Learning from Errors: Error-Related Neural Activity Predicts Improvements in Future Inhibitory Control Performance

Hester, Robert, Madeley,Janelle, Murphy, Kevin and Mattingley, Jason B. (2009) Learning from Errors: Error-Related Neural Activity Predicts Improvements in Future Inhibitory Control Performance. The Journal of Neuroscience, 29 22: 7158-7165. doi:10.1523/JNEUROSCI.4337-08.2009

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Author Hester, Robert
Madeley,Janelle
Murphy, Kevin
Mattingley, Jason B.
Title Learning from Errors: Error-Related Neural Activity Predicts Improvements in Future Inhibitory Control Performance
Journal name The Journal of Neuroscience   Check publisher's open access policy
ISSN 0270-6474
1529-2401
Publication date 2009-06-03
Year available 2009
Sub-type Article (original research)
DOI 10.1523/JNEUROSCI.4337-08.2009
Open Access Status File (Publisher version)
Volume 29
Issue 22
Start page 7158
End page 7165
Total pages 8
Editor John H. R. Maunsell
Place of publication United States
Publisher Society for Neuroscience
Language eng
Subject C1
170101 Biological Psychology (Neuropsychology, Psychopharmacology, Physiological Psychology)
970117 Expanding Knowledge in Psychology and Cognitive Sciences
Abstract Failure to adapt performance following an error is a debilitating symptom of many neurological and psychiatric conditions. Healthy individuals readily adapt their behavior in response to an error, an ability thought to be subserved by the posterior medial frontal cortex (pMFC). However, it remains unclear how humans adaptively alter cognitive control behavior when they reencounter situations that were previously failed minutes or days ago. Using functional magnetic resonance imaging, we examined neural activity during a Go/No-go response inhibition task that provided the opportunity for participants to learn from their errors. When they failed to inhibit their response, they were shown the same target stimulus during the next No-go trial, which itself could occur up to 20 trials after its initial presentation. Activity within the pMFC was significantly greater for initial errors that were subsequently corrected than for errors that were repeated later in the display sequence. Moreover, pMFC activity during errors predicted future responses despite a sizeable interval (on average 12 trials) between an error and the next No-go stimulus. Our results indicate that changes in cognitive control performance can be predicted using error-related activity. The increased likelihood of adaptive changes occurring during periods of recent success is consistent with models of error-related activity that argue for the influence of outcome expectancy (Holroyd and Coles, 2002; Brown and Braver, 2005). The findings may also help to explain the diminished error-related neural activity in such clinical conditions as schizophrenia, as well as the propensity for perseverative behavior in these clinical groups.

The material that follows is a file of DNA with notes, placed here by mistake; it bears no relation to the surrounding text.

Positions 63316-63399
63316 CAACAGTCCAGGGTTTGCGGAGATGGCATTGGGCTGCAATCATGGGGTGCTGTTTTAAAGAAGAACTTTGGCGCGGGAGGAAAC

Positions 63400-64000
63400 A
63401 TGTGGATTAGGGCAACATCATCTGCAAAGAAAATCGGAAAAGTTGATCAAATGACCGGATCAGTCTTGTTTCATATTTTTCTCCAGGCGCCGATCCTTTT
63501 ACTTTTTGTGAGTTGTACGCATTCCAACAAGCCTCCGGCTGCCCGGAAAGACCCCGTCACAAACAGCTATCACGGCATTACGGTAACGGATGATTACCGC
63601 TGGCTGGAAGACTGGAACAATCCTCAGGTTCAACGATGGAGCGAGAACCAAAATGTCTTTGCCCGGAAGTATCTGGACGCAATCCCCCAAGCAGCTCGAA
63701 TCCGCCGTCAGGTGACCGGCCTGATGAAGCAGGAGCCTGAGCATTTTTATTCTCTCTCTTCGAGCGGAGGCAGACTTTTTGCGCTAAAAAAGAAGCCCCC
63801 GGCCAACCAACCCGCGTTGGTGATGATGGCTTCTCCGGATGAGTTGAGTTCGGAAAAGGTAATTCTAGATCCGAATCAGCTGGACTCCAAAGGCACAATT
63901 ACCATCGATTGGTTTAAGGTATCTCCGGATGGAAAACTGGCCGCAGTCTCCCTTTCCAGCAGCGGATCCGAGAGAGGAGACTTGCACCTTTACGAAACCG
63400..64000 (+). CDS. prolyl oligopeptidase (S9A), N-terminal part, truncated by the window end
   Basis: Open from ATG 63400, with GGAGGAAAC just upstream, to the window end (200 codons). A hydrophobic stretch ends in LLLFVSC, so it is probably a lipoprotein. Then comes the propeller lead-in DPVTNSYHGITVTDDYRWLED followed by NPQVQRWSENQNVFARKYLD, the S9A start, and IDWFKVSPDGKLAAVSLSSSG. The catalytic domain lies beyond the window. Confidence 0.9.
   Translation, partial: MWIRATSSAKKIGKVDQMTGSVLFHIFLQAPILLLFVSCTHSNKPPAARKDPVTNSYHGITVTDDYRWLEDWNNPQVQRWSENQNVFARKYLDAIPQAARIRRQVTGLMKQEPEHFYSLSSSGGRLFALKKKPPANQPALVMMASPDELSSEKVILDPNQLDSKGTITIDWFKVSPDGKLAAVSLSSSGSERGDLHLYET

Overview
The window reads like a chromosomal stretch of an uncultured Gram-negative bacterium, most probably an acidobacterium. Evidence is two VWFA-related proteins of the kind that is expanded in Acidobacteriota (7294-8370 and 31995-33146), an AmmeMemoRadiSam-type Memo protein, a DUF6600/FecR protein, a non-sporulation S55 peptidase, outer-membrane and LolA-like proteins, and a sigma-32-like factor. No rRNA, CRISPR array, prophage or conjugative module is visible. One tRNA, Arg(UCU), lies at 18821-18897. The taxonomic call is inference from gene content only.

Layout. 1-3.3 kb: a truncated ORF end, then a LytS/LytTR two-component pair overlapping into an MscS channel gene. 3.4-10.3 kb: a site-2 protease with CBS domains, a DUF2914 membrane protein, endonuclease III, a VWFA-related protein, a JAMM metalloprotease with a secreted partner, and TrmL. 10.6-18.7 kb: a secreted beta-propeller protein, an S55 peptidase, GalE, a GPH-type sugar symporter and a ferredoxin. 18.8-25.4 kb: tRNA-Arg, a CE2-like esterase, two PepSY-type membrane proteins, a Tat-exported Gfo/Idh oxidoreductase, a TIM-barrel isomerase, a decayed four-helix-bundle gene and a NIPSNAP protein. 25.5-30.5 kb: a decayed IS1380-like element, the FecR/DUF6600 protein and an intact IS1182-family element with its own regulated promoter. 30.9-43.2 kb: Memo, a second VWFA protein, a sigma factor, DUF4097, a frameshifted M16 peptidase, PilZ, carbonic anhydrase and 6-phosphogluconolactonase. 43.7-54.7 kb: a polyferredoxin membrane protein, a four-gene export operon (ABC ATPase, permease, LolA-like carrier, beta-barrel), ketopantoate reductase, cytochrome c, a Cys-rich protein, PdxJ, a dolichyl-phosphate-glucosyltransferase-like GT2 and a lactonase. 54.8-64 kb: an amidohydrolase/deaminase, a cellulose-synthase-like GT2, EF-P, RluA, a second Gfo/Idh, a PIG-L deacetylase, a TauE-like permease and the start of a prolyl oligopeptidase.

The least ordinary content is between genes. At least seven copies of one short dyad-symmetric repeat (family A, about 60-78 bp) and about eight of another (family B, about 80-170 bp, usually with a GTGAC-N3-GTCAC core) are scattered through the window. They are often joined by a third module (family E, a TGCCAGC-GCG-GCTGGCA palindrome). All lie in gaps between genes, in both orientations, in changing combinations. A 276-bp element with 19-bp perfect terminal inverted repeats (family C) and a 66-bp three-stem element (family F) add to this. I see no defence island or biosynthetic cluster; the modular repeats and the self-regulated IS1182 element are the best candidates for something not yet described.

Keyword Neurosciences
Neurosciences & Neurology
NEUROSCIENCES
Q-Index Code C1
Q-Index Status Confirmed Code
Grant ID DP0556602
519730
Institutional Status UQ

Document type: Journal Article
Sub-type: Article (original research)
Collections: 2010 Higher Education Research Data Collection
Queensland Brain Institute Publications
 
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Created: Fri, 31 Jul 2009, 19:39:08 EST by Debra McMurtrie on behalf of Queensland Brain Institute